Posted in August 2016
Staying organized during your medical job search will help you properly evaluate each job opportunity and may reduce the sense of being overwhelmed by all the options out there. Using the same set of criteria to evaluate each position, you will be able to determine if it fits your clinical, cultural and professional needs. Evaluate each community for your “fit” – leisure activities, professional options for your significant other, family choices and proximity to family or to an airport. Considering that you may look at 15-20 jobs in a fairly tight time frame, it is important to have a system to stay organized. The first rule: a notebook will be your most important tool during the whole medical job search process, write everything down, and be sure to write legibly so you can decipher your notes later on in the process. Get a couple of spiral notebooks, preferably with pockets in the covers, this will be useful on site visits.
First – let’s look at clinical and professional needs. Get out your notebook, think about your ideal practice and write down your answers to these questions. Are you seeking an employed setting or an independent group? If you are a surgeon, is a single hospital important to you or are you interested in multiple hospitals and surgery centers? What things are important to you as an individual physician – Call schedules or salary? Collegiality and mentoring? Do you prefer smaller groups or larger ones? Multi-specialty or single specialty? Also, are the types of cases important to you or are you looking for an academic setting or a hybrid opportunity to do some teaching in an independent practice? Do you thrive in a busy, intense setting or do you prefer a more laid back, quiet milieu? How important is loan repayment assistance?
Next, do the same for your needs in the community. Will you be moving alone or with a significant other or a family? Will you be considering the professional needs of a partner? Do you have children or a partner with special needs? Are nearby schools and colleges important to you? It may have been a long time since you have had the option to think about leisure time, but what do you like to do when you are not working? Do you want to be near to family? Or near to an airport? Do you prefer a certain climate or wish to be near ski or sailing destinations? Do you need parks, bicycle trails? Arts, museums, orchestras? Professional sports teams? Make lists – lots of them. Lists of your favorite pass times, types of food and restaurants you enjoy and favorite activities.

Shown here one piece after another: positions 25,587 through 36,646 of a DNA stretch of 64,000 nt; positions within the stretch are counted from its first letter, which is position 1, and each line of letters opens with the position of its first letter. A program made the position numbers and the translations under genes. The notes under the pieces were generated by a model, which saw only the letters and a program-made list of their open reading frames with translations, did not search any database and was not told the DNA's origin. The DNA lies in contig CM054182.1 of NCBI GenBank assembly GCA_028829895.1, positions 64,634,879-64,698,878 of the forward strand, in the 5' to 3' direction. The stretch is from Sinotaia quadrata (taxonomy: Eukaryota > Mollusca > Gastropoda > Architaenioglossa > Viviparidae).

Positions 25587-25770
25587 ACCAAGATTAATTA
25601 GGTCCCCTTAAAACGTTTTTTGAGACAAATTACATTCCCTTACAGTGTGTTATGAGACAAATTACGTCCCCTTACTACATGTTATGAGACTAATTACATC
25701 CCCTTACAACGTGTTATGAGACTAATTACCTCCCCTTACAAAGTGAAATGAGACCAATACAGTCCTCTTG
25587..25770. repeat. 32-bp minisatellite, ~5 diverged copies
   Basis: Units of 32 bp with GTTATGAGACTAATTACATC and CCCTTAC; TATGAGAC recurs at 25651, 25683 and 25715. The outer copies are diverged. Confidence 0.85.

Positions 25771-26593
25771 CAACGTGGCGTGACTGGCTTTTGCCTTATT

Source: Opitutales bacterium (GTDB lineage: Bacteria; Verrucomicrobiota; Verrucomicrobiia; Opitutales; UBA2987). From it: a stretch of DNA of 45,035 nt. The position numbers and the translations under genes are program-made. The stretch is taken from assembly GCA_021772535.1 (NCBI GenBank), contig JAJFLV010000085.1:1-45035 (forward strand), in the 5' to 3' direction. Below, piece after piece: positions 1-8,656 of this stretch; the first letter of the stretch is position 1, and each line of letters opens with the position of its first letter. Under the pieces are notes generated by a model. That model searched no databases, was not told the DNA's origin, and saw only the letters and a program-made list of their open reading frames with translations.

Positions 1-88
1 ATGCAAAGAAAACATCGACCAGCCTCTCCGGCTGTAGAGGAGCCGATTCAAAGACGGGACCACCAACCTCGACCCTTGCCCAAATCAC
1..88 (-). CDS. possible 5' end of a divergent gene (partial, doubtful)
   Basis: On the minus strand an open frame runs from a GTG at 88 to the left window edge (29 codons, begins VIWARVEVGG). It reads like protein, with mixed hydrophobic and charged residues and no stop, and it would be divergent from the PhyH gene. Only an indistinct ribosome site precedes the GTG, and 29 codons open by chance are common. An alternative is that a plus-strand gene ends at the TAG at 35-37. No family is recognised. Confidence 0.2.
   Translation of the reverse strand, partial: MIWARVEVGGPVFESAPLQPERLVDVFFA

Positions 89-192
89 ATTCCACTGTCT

Refine your priorities. Create a list of your top five professional priorities. Remember your list will be highly individualized. Pick five and stick with them. Next do the same for a community. Remember to pick your top five only. You have now created your personal priority list so when a recruiter asks you what is important in your job search; you have a clear idea of what you want. Now, you are ready to begin talking to recruiters and reviewing job boards. When you evaluate an opportunity, think about your criteria. Take notes about each job, think about advantages and disadvantages, jot down questions that arise. Do as much research on each position and community as possible before deciding to do a site visit. Remember to use discretion – you will only have time to do a few site visits, be sure you don’t waste your time and energy on locations that do not meet your criteria. Take thorough notes during your site visit, it will be helpful later.
Use your 10 criteria during the initial evaluation period and during your site visits. Most doctors do not make these decisions in a vacuum; ask your partner to make his or her own list for community criteria. They may or may not match your list, no matter. As you are traveling back home after a site visit, rank each of your criteria on a scale of 1 to 5, with 5 being the highest. You will have a possible score of 25 for clinical/professional and 25 for community fit. Write this down in your notebook. It is crucial to evaluate the position and community quickly after your visit. It is difficult to remember every detail of your site visit, and they will blend together if you do several visits. Ask your partner to rank the job as well, independently of your ranking, and share your thoughts only after you have completed the exercise.
When you are holding one or more offers, you will have a way to evaluate and rank the opportunities. This written record is a simple way to help keep you organized and establish a strategy for what can be an overwhelming amount of information. Additional tips: Use your cell phone camera to snap a few pictures; visual images will serve as memory boosters.